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The Fix: Laura Rubin

My name is: Laura Rubin.

I’m known as: Founder of AllSwell Creative and Left Left Right Consulting.

My expertise is in: Creating transformative analog experiences, the power of journaling, having good taste in human beings, telling stories.

I stay physically healthy with: I physically crave time outdoors, ideally doing something active. So, I try to hike or surf at least once a week. It’s why I moved to the West Coast from NYC. Being in nature hits my reset button.

A few years ago, it was pointed out to me (thanks, Mom) that the things I did to unwind from my over-scheduled life were all pretty intense. Even the type of yoga I was into was kind of hardcore. That was then; this is now. These days, I have a better balance. I incorporate breathing techniques to chill out my nervous system, book myself massages with Kumi Sawyers and embrace my love of infrared sauna sessions. And yoga? Bring on the Yin. 

I keep my emotions balanced with: Not surprisingly, my go-to tool is journaling. Regularly putting pen to paper helps me be my best self. If I start feeling edgy or out-of-body, it’s usually because I haven’t been keeping up with my twice-daily journaling rituals. 

For bonus points in the morning, I whip up a matcha latte, load it with Sun Potion’s Mucuna Pruriens and sip it while I write. Hellooo, dopamine! 

In the evening, I’ll top my journaling-in-bed off with some CBD from Lord Jones. Getting enough rest is key to my emotional well-being. Sweet dreams = sweet Laura.

I’m intellectually stimulated by: I am always reading at least two books. No Kindles for me; I’m old school: print on paper. I’ve been on a nonfiction kick for the past few years, but I try to mix it up with poetry, novels and memoirs. Some of my recent favorites: Coming to my Senses by Alice Waters (fun memoir from the foodie visionary), The Nature Fix by Florence Williams (nonfiction book about how spending time in nature boosts our health, happiness and creativity) and The Overstory by Richard Powers (a hauntingly beautiful and unusually structured work of fiction about the value of forests).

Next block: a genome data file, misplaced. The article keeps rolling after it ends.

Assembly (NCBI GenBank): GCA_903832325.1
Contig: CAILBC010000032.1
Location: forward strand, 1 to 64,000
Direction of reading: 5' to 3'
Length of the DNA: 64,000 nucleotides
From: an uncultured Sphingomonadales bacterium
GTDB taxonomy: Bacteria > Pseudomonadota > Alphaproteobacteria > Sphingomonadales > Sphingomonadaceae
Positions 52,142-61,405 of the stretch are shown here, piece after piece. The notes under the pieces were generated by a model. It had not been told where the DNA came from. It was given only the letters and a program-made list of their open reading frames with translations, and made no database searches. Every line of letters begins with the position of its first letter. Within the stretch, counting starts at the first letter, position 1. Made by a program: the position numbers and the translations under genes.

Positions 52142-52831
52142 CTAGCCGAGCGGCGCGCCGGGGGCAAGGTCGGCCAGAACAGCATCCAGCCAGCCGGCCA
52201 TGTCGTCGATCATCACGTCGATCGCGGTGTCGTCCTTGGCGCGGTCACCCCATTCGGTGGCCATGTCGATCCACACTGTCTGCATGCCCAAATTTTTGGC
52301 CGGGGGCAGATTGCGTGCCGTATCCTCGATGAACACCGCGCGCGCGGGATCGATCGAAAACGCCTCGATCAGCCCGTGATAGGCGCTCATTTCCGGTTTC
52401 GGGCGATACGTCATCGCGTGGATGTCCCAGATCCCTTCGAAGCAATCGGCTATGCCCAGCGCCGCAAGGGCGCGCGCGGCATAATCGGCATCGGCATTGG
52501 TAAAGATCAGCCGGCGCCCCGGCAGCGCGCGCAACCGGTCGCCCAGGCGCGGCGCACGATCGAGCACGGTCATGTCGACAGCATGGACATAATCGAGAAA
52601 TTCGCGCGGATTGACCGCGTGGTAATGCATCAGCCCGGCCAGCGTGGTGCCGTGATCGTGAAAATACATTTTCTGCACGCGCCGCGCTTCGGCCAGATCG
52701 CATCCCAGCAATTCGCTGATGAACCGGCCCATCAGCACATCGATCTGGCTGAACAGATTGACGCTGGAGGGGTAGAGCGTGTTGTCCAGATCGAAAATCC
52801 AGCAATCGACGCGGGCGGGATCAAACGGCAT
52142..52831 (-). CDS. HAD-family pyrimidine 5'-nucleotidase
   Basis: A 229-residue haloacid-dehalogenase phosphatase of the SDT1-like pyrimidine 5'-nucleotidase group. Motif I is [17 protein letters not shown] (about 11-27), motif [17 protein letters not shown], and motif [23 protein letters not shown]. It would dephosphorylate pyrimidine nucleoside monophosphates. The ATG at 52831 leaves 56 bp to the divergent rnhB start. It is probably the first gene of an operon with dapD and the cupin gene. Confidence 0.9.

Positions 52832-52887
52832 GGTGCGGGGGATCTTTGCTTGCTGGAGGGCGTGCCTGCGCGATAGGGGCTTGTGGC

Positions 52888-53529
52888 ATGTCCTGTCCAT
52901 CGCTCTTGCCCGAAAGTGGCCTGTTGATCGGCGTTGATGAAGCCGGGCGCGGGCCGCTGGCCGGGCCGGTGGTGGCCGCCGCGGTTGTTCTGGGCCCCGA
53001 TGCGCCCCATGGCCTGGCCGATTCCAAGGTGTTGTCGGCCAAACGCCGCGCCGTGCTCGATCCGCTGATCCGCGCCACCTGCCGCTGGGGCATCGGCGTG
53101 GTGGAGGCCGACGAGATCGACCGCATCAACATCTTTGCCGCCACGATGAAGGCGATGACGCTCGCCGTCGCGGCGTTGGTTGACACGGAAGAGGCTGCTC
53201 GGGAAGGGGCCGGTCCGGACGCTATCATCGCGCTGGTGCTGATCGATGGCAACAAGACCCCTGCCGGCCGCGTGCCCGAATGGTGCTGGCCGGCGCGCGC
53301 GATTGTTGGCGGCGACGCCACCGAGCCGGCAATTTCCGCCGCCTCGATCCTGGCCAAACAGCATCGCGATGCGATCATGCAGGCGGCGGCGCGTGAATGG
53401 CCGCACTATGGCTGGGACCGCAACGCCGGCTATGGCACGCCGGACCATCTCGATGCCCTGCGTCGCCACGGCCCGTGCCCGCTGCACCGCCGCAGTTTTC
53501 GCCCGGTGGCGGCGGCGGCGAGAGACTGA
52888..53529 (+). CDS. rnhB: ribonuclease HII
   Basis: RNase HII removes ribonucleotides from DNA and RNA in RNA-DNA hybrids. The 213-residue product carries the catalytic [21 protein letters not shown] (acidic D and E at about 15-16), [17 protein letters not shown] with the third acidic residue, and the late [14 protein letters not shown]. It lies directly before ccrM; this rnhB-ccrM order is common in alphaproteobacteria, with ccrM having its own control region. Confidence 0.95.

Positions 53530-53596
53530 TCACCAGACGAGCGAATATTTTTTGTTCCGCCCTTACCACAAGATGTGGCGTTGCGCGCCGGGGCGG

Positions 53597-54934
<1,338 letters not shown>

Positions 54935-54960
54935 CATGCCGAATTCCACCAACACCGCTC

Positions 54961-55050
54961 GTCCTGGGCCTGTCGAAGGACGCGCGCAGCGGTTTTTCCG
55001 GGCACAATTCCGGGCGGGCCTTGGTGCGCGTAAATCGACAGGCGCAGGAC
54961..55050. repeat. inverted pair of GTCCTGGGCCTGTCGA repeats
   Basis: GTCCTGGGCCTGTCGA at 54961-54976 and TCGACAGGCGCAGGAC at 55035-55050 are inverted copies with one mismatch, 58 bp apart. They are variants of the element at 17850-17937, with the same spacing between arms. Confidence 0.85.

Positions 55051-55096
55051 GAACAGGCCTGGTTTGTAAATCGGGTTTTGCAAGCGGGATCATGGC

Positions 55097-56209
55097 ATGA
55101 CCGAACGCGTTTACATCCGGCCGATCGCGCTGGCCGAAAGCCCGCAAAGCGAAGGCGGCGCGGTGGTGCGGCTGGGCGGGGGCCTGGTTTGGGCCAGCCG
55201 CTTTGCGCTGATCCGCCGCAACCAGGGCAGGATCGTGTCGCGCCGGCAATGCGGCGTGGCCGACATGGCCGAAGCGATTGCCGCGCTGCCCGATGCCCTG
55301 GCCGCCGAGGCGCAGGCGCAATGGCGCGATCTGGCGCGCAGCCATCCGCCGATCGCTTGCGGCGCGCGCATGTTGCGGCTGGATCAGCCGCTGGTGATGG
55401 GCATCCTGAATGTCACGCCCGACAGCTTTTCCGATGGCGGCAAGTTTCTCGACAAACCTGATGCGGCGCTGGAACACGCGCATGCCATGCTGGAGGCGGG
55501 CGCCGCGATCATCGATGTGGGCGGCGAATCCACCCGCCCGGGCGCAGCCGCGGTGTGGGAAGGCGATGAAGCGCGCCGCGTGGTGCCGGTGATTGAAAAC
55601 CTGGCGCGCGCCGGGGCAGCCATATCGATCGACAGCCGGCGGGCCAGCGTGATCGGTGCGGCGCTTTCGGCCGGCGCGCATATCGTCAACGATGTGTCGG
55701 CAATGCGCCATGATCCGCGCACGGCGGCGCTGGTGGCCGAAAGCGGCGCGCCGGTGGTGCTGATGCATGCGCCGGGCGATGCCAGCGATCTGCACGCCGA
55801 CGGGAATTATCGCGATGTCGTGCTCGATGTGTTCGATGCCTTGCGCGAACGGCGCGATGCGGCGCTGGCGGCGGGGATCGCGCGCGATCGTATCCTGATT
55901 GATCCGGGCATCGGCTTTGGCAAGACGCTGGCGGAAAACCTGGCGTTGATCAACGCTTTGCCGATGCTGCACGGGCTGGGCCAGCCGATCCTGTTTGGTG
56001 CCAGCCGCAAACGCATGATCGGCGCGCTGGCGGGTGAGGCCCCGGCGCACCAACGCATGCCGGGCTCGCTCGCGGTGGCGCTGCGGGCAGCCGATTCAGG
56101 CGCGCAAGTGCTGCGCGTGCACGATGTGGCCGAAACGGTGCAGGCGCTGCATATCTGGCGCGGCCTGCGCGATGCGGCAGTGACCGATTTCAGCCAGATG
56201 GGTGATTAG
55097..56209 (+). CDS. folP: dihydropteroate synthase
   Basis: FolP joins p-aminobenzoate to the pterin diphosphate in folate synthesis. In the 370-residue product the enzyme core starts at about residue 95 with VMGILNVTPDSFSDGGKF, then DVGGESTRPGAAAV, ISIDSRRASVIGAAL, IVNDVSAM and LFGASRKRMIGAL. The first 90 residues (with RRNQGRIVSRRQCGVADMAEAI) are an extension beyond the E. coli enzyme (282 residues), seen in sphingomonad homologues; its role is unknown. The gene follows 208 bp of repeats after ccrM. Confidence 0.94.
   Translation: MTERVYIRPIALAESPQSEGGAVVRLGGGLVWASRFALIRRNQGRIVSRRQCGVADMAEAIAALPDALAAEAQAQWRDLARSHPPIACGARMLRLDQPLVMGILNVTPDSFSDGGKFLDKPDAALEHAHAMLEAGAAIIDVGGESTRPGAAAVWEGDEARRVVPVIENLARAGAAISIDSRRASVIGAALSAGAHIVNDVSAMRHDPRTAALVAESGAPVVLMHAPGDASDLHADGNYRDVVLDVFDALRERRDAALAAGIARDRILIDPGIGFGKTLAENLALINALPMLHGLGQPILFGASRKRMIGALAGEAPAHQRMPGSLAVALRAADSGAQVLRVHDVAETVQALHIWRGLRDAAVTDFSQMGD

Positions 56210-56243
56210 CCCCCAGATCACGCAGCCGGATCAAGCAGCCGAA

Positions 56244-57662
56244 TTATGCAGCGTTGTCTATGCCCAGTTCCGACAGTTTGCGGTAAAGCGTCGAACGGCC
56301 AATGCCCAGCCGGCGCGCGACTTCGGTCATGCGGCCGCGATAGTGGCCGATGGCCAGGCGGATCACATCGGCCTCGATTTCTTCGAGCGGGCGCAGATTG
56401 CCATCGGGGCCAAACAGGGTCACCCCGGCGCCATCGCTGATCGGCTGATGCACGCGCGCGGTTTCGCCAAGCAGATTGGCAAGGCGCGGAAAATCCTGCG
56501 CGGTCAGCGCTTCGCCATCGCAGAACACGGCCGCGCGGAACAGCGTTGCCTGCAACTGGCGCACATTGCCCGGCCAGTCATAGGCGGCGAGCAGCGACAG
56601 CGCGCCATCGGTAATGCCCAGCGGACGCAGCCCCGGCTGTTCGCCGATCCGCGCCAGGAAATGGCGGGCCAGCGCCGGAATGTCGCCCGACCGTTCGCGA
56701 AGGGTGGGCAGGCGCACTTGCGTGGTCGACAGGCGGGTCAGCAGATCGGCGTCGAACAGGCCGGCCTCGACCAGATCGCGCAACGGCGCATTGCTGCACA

I was recently transformed by: A visit to poet W. S. Merwin’s palm tree conservancy in Haiku, Maui. It underscored the power of the long-play and the difference one person can make in this world.

In the last six months, the ritual that has become so important for me is: I’m a marketing geek at heart, so I typically ask AllSwell workshop attendees to fill out a brief survey after we wrap. The next day, I sit and read them with a cup of tea. I’m so completely in the moment when I’m in facilitator mode, and the surveys have become a wonderful opportunity to for me to revisit the experience from a different perspective. I always learn something. Maybe a tweak I can make to optimize the experience, or I get a lovely takeaway about what a particular exercise or passage meant to someone. I jot down notes for myself about highlights, observations, opportunities for improvement. Rather than rushing past the event and being onto the next thing, it helps me slow myself down and appreciate what the experience meant to others.

Here’s how you can do it too: Analog rituals slow down time, something most of us are in acute need of these digital days. I don’t expect others to create surveys. That could be super-awkward (“How are my dinner party hostess skills on a scale of 1-10?”). But, after a special experience, step away from your phone, sit down and take a few minutes to write about it. Not just the big achievements like having a baby or buying a house. Maybe it was a near-perfect beach day, a night out with your best friend, a big meeting you particularly crushed, a spontaneous kitchen dance party? I find that I savor, reflect on and remember moments better by writing them down.

It helps me live my process because: I’m giving myself the gift of being more palpably aware of moments of grace. 

Take a “Moment” to learn more about Laura Rubin's journey here.

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Photo by Sofia Törnqvist


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